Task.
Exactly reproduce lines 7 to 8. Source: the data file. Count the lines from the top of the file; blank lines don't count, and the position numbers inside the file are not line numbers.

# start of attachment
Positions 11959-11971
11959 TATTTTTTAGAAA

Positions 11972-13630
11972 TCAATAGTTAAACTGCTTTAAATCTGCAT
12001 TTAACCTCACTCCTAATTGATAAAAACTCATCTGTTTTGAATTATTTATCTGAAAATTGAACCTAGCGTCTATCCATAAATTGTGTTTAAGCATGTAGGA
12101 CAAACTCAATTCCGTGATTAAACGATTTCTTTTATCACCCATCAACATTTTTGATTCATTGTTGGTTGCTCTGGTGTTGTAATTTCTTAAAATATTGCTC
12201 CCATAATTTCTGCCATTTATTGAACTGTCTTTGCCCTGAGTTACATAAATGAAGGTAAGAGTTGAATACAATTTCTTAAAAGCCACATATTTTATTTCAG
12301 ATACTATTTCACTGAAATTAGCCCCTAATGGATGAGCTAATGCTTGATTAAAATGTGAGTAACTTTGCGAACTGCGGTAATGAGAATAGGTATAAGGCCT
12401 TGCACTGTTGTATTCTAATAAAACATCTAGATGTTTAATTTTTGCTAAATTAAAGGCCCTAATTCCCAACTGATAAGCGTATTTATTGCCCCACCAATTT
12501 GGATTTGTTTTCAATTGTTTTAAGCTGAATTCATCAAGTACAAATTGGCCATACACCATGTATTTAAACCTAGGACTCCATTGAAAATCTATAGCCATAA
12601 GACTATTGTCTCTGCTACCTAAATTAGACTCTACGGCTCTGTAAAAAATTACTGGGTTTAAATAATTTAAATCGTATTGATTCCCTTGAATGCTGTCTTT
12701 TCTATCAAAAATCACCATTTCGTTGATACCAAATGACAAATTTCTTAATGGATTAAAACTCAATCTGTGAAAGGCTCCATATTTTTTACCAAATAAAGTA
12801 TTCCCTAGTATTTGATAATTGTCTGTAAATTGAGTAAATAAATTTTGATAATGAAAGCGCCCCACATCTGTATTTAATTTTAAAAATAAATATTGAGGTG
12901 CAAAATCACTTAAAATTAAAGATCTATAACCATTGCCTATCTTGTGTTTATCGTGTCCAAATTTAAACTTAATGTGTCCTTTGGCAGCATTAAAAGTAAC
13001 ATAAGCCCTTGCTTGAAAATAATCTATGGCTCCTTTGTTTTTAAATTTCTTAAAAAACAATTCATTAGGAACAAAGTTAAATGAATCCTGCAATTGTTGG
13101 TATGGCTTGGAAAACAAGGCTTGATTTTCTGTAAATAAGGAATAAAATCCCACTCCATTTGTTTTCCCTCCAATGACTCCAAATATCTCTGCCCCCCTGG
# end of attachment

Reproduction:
12201 CCATAATTTCTGCCATTTATTGAACTGTCTTTGCCCTGAGTTACATAAATGAAGGTAAGAGTTGAATACAATTTCTTAAAAGCCACATATTTTATTTCAG
12301 ATACTATTTCACTGAAATTAGCCCCTAATGGATGAGCTAATGCTTGATTAAAATGTGAGTAACTTTGCGAACTGCGGTAATGAGAATAGGTATAAGGCCT